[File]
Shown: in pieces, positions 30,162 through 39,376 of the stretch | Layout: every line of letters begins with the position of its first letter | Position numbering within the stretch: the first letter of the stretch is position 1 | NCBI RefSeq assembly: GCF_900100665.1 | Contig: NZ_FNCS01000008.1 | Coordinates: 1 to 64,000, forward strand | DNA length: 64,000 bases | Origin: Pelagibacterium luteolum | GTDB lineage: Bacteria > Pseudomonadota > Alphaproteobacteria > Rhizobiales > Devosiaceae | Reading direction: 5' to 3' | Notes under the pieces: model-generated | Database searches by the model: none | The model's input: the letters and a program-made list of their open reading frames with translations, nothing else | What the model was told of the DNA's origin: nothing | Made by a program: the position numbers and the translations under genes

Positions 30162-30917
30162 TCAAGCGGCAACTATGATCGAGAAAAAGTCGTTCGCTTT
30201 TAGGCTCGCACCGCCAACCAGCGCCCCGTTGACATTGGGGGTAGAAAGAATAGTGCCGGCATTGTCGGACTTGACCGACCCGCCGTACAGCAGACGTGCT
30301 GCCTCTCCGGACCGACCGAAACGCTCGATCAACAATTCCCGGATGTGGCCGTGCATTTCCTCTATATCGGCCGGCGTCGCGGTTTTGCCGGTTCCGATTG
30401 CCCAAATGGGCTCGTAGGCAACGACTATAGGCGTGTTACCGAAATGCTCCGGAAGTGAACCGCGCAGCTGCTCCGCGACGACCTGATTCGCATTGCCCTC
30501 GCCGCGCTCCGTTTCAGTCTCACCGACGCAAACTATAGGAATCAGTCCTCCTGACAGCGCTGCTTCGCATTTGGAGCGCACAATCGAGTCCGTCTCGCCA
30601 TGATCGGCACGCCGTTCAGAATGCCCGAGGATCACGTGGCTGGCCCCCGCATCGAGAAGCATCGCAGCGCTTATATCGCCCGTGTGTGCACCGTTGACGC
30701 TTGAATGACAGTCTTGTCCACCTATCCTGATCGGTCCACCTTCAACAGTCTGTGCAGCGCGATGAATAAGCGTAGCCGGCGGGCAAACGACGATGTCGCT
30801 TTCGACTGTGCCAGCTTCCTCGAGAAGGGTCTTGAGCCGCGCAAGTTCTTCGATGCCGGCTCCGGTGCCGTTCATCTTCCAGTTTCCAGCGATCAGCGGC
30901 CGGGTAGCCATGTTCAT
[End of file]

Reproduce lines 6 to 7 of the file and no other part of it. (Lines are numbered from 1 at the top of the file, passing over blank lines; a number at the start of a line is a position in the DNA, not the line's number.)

30401 CCCAAATGGGCTCGTAGGCAACGACTATAGGCGTGTTACCGAAATGCTCCGGAAGTGAACCGCGCAGCTGCTCCGCGACGACCTGATTCGCATTGCCCTC
30501 GCCGCGCTCCGTTTCAGTCTCACCGACGCAAACTATAGGAATCAGTCCTCCTGACAGCGCTGCTTCGCATTTGGAGCGCACAATCGAGTCCGTCTCGCCA